The changing age ecology of measles and its implications on measles control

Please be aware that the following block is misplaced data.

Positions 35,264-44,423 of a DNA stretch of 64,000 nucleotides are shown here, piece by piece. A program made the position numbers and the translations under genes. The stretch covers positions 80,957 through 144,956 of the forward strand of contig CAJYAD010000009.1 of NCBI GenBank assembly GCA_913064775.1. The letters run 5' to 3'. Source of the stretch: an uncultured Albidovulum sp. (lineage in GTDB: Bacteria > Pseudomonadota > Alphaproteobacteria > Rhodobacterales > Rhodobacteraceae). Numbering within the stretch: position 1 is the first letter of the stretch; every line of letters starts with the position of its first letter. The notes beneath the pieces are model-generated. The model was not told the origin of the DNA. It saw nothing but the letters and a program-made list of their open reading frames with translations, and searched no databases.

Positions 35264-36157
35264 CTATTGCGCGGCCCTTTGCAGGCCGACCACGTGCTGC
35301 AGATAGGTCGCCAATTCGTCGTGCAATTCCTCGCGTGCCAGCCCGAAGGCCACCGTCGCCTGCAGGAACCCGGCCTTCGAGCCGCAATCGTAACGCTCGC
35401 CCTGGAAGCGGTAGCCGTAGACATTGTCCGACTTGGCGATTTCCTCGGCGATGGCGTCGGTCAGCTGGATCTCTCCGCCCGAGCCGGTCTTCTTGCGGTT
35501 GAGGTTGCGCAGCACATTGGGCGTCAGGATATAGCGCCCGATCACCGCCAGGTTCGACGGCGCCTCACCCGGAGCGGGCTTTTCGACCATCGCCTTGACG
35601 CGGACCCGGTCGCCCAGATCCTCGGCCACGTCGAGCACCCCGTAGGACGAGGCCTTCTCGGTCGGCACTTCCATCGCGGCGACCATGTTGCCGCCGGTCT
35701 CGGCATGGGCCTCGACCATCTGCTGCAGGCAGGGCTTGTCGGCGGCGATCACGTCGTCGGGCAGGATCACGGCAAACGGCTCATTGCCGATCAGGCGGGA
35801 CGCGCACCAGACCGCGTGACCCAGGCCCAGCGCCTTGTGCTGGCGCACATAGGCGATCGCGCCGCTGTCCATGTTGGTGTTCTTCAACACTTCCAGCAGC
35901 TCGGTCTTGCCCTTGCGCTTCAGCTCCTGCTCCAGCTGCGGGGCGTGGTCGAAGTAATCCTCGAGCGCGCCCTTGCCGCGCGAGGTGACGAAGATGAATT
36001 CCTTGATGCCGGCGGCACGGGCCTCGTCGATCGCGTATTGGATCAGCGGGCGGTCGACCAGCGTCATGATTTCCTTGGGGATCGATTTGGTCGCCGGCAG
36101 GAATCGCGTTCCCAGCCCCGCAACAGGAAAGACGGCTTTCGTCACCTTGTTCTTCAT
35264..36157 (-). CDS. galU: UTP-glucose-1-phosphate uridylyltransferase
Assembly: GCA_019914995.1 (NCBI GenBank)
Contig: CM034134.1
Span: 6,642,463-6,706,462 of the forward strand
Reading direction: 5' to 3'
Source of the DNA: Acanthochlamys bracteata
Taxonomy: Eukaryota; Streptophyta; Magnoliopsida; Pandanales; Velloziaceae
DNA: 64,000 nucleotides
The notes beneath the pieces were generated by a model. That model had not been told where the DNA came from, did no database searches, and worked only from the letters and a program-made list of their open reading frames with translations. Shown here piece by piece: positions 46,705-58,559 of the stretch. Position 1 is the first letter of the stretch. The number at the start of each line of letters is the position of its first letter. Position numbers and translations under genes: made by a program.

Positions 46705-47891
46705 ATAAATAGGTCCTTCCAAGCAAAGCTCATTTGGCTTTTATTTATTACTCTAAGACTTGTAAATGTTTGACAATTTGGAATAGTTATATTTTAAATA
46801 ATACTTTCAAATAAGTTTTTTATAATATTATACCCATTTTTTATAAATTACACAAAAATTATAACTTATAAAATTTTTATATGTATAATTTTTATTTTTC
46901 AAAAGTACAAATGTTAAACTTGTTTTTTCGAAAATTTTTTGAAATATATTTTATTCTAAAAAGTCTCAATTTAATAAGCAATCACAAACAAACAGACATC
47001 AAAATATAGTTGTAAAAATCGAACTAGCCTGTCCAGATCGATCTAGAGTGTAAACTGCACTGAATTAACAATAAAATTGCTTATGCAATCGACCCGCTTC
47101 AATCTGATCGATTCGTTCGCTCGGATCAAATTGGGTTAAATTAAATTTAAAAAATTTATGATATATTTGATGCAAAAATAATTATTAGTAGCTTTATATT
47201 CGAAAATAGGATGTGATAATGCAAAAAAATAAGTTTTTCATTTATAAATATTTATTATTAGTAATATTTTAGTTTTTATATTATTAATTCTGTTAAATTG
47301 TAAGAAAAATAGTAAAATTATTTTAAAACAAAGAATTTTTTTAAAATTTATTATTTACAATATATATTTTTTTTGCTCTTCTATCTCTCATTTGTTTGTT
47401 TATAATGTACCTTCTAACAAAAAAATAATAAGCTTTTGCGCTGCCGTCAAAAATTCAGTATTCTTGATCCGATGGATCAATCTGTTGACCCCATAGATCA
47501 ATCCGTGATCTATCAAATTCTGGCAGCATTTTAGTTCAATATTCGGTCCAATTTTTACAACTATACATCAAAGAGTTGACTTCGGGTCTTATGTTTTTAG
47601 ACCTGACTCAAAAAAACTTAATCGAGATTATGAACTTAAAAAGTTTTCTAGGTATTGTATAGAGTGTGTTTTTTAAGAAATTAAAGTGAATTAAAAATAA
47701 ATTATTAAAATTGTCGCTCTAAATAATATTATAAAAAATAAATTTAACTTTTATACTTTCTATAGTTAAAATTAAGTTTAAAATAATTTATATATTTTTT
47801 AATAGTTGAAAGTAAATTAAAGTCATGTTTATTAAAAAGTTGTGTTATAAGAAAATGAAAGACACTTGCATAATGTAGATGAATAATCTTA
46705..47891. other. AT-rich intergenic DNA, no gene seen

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World-wide an estimated two million children die from measles and its complications every year.1 Severe measles is limited geographically to developing countries where it is unquestionably one of the most prevalent and serious infectious diseases of childhood/ This gruesome epidemiological picture has provided a strong priori case for measles prevention through immunisation. In the City of Gweru in Zimbabwe, vaccination against measles was commenced in 1971, gained momentum in the late seventies and was accelerated and consolidated with the advent of the Expanded Programme on Immunisation (EPI) in 1982-83. In this paper we shall examine how, despite aggressive efforts aimed at controlling measles through vaccination, it would not be possible to interrupt measles transmission with the single nine months of age vaccination regime, due to the changing age epidemiology of the disease.